Role of Women During Scientific Revolution

Only available on StudyMode
  • Download(s) : 1541
  • Published : February 8, 2009
Open Document
Text Preview
The Role of Women During the Scientific Revolution
During the Scientific Revolution women decided they were going to erupt from the tradition of being housewives and study science, literature, and astronomy even if men and other women would shun upon them. From the 1600s to the 1700s women attempted to make a break through, some women neglected house worthy chores, personal appearance, and more so that they could study. Although some women did all of these "chores and duties" and still had time to learn about science and other fields. Many men and women believed that women shouldn't research science because it is unwomanly like and that they belong in the kitchen. Johann Eberti a german astronomer said about Marie Cunitz in 1650, "She was so deeply engaged in astronomical speculation that she neglected her household. The daylight hours she spent, for the most part, in bed because she had tired herself from watching the stars at night." This man is very sexist and thinks that it is a women's job to take care of the household yet the man has just as large as a role as she does. Johann Jablonski secretary of the Berlin Academy of Sciences in 1710 wrote this letter to the Academy president opposing Maria Winkelmann's application for membership, "I do not believe that Marie Winkelmann should continue to work on our official calender of observations. It simply will not do. Even before her husband's death, the Academy was ridiculed because its calender was prepared by a woman. If she were to be kept on in such a capacity, mouths would gape even wider." Seeing that she was a women she was shunned upon and people did not want her working on the calender because they would be ridiculed if it were written by a women because this was not the proper job for a woman. If a man wrote the same thing not a word would have been said which is ridiculous. Nevertheless Gottfried Kirch a German Astronomer, Husband of Marie Winkelmann said in 1680, "Early in the morning (about 2:00...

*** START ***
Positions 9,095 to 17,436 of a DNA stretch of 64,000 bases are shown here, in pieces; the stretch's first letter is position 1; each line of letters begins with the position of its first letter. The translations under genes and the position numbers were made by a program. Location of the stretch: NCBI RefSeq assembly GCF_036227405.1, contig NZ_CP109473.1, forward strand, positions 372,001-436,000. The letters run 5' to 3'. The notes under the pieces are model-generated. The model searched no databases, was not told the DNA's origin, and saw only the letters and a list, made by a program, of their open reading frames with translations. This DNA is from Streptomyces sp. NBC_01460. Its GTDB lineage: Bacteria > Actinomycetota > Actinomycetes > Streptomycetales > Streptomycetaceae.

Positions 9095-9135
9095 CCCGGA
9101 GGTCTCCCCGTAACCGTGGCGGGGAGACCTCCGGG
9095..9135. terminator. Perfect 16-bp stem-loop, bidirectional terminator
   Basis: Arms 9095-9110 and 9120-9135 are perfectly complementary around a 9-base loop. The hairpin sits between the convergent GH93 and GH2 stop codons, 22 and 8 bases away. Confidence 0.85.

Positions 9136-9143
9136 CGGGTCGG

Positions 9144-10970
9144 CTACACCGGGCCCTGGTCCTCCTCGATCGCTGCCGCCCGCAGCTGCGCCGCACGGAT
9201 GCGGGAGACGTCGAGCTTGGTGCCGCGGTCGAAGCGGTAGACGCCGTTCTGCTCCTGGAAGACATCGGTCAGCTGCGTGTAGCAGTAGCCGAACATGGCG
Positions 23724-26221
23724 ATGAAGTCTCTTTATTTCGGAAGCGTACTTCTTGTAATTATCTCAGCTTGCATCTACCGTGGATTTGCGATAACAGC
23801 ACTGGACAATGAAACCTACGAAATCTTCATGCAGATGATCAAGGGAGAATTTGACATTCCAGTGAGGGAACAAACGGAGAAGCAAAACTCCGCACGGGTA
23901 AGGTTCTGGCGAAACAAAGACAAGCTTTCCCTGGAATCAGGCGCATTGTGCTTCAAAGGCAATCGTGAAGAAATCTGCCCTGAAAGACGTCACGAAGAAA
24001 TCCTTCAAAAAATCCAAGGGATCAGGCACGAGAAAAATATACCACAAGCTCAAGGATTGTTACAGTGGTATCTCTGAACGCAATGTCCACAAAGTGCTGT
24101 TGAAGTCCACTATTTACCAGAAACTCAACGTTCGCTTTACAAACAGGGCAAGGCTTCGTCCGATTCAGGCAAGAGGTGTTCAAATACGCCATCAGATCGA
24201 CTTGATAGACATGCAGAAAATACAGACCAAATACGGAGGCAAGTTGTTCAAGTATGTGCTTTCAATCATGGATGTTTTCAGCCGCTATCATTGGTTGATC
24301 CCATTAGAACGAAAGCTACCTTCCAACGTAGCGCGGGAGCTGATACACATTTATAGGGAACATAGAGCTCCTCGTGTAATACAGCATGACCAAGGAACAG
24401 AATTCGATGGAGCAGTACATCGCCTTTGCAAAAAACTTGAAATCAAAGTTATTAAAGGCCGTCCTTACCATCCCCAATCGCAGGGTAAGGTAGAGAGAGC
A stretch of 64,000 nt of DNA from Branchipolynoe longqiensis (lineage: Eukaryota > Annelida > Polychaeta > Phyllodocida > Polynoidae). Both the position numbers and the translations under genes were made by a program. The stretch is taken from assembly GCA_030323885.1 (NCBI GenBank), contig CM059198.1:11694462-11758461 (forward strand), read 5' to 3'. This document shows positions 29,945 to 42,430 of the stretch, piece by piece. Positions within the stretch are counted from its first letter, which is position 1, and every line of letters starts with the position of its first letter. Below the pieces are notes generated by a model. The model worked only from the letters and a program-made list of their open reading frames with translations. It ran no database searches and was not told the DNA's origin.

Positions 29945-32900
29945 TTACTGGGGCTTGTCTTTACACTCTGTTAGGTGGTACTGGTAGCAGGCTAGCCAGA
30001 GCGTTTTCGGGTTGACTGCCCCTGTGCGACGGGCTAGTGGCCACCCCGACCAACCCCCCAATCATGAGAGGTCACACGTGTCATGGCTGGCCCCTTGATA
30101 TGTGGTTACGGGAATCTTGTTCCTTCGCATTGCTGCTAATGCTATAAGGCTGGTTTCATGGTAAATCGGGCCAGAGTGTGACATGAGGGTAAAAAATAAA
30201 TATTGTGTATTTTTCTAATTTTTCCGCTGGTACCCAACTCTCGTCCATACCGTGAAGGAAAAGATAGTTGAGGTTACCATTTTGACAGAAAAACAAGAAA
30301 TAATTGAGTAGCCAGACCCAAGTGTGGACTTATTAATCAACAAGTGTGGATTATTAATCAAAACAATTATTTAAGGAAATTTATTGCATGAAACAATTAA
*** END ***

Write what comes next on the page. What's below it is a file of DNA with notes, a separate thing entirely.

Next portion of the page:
tracking img